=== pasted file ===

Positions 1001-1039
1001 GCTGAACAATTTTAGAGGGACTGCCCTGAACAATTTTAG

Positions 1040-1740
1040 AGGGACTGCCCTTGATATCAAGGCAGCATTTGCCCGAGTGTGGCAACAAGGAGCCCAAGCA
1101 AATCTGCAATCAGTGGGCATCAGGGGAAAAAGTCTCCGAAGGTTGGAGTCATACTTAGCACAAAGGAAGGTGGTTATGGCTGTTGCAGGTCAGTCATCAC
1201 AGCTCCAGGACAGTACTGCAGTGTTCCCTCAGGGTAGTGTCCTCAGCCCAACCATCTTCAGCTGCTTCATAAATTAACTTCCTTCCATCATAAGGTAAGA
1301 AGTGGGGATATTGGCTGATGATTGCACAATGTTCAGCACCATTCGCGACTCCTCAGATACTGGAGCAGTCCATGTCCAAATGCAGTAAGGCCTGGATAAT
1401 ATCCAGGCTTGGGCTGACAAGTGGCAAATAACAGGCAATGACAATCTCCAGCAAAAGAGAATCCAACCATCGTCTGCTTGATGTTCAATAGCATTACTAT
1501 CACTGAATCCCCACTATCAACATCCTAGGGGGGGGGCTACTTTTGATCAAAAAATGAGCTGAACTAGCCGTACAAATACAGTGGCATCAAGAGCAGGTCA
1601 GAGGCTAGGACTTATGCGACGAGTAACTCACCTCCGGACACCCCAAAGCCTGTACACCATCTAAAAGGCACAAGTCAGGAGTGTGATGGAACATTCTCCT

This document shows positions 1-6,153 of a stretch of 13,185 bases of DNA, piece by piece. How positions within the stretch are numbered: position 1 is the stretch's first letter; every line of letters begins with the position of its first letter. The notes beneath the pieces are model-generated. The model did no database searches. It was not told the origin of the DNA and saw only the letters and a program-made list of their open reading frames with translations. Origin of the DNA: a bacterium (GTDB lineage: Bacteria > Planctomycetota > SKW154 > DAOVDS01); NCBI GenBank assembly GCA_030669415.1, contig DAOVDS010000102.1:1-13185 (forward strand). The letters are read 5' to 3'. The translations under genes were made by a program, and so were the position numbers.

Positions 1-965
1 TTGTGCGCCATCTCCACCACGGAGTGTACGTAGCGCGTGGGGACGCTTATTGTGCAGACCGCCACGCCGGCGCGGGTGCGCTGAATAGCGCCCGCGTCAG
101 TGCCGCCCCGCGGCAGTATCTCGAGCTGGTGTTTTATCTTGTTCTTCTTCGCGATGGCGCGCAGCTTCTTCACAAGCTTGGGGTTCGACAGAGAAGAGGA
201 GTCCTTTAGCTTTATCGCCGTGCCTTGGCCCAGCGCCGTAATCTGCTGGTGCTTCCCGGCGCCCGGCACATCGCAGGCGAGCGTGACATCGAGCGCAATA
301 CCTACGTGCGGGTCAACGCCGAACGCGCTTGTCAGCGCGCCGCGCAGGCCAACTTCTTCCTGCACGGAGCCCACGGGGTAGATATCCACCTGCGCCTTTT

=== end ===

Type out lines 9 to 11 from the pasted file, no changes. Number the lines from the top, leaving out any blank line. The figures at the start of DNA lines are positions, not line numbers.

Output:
1501 CACTGAATCCCCACTATCAACATCCTAGGGGGGGGGCTACTTTTGATCAAAAAATGAGCTGAACTAGCCGTACAAATACAGTGGCATCAAGAGCAGGTCA
1601 GAGGCTAGGACTTATGCGACGAGTAACTCACCTCCGGACACCCCAAAGCCTGTACACCATCTAAAAGGCACAAGTCAGGAGTGTGATGGAACATTCTCCT

This document shows positions 1-6,153 of a stretch of 13,185 bases of DNA, piece by piece. How positions within the stretch are numbered: position 1 is the stretch's first letter; every line of letters begins with the position of its first letter. The notes beneath the pieces are model-generated. The model did no database searches. It was not told the origin of the DNA and saw only the letters and a program-made list of their open reading frames with translations. Origin of the DNA: a bacterium (GTDB lineage: Bacteria > Planctomycetota > SKW154 > DAOVDS01); NCBI GenBank assembly GCA_030669415.1, contig DAOVDS010000102.1:1-13185 (forward strand). The letters are read 5' to 3'. The translations under genes were made by a program, and so were the position numbers.